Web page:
LonCon3 Friday – The Urban Fantasy: London panel…

Having read Hellblazer in my late teens it never occurred to me that the adventures of, for example, a modern day wizard would be something considered fresh and innovative; enter Jim Butcher and his Chicago-based wizard Harry Dresden, now around a decade on and a Sunday Times – as well as a New York Times – bestseller. And he’s not the only one to have success on the urban fantasy scene, a genre very much alive and ever more so in modern day London.

So what is UF and what’s going down behind the scenes in the big city? With Gollancz’s Gillian Redfearn moderating five authors discuss: Tony Ballantyne (author of Dream London and others), MaryAnn Johanson (critic and author, who came over to London from NYC three years ago and has yet to leave), Suzanne McLeod (author of Spellcrackers.com), Tom Pollock (author of the Skyscraper Throne trilogy), and Russell Smith (Author of the Grenshall Manor chronicles).The moderator opens by asking them ‘What is urban fantasy to you?’

It must have at least something of our world, Susan McLeod shares and Mary-Ann Johanson agrees: it’s about the use of the real city, and the author making it ‘alive and haunting’. Tom Pollock continues the thread talking of how cities have their own personality and, given that London is both London and all the old towns and villages that grew together to form it, there’s a great deal of personality to explore in our big city.

So what is it about cities? Russell Smith expresses a sense of authorial spirituality here and later, saying that there are more stories than there are authors to tell them. But, of all cities, what is so special about London? It’s the juxtaposition of the historic and the modern, says Mary-Ann Johanson – that and all the places in which things could be hidden. We move on to its multicultural aspect, London being a melting pot of people from all over but who, collectively, bring a flavour to the area in which they live. It’s noted that its multicultural nature has been the case since the city was called Londinium.

Dream London
pbcover
Sweet Smell of Blood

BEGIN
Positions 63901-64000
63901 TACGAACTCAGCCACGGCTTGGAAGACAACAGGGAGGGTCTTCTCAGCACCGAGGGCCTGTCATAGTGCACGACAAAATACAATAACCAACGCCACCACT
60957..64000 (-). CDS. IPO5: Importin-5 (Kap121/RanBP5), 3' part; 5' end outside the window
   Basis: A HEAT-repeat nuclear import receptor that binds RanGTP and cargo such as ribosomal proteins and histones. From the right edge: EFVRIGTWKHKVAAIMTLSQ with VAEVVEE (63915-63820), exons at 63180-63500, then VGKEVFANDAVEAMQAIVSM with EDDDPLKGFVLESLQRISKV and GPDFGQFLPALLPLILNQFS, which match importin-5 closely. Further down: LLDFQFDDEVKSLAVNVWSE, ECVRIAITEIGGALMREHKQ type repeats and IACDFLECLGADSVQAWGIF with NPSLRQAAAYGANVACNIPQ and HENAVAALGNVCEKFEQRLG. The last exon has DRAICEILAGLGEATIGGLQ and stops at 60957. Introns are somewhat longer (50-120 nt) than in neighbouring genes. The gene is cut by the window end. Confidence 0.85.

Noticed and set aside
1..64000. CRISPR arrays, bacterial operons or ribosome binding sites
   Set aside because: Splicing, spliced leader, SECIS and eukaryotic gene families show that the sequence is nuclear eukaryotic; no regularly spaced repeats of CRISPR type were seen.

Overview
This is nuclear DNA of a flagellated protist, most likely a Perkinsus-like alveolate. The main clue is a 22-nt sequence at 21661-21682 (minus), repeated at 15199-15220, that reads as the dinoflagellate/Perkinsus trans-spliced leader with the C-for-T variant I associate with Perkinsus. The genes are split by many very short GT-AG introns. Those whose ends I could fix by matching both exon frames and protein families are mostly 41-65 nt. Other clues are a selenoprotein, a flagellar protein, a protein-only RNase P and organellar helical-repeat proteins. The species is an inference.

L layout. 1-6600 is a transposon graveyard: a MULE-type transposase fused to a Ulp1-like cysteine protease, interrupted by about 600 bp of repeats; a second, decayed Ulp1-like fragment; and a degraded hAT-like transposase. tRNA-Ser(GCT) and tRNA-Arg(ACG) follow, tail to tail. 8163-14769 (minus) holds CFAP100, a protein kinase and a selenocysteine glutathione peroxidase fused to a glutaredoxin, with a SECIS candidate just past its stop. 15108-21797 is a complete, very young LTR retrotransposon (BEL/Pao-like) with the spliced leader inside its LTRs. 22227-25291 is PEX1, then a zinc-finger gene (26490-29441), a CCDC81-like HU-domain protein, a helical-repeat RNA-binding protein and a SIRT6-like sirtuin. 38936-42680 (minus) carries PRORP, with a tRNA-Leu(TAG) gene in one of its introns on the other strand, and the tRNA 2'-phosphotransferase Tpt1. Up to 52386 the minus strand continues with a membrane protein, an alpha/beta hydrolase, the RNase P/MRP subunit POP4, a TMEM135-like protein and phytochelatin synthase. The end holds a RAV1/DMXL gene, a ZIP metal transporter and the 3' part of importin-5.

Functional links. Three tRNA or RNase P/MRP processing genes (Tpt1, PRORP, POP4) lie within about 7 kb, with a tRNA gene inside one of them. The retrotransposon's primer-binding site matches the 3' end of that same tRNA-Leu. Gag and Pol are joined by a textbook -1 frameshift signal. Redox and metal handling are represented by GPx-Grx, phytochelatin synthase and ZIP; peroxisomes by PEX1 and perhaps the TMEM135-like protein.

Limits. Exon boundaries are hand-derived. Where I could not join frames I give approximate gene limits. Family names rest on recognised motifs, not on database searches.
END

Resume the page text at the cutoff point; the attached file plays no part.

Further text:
The City's Son Could the authors write an urban fantasy elsewhere and where would they like to? Berlin, says Tom Pollock without hesitation, to do so being an ambition of his (it’s an apt choice, the city having been infused with years of turmoil, of the Second World War and then the Cold War, division and being united and is still a city very much in the process of becoming). For Suzanne McLeod it’s Edinburgh, a selection met with the vocal approval of the panel. Russell Smith likewise has his answer ready: ‘Unquestionably Barcelona’.Then we’re into the discussion of whether you could write an urban fantasy in a city or place without the depth of history common to such cities. Perhaps this sort of question is a red rag to a writer, and maybe any creative: can something be written if…? Yes, yes and thrice yes. (In fact Jim Butcher’s non-urban fantasy series, the Codex Alera, seems rather too random compared to the well developed Dresden Files until you realise that he wrote them as a ‘bet’ with just that in mind. A good writer can turn anything into a good book, was along the lines of what he’s supposed to have said and, when his friend challenged him on this: give me two elements. All right – Pokemon and the Roman Empire.)
Oblivion Storm

But yes, you can write an urban fantasy in a city without history, the panel agrees: the apparent conflict of such a lack will bring its own solution – and doubtless something new to the genre.

 

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Check out more Urban Fantasy including Tom Pollock’s concluding volume of The Skyscraper Throne on our Jan-Jun 15 Urban Fantasy Page here!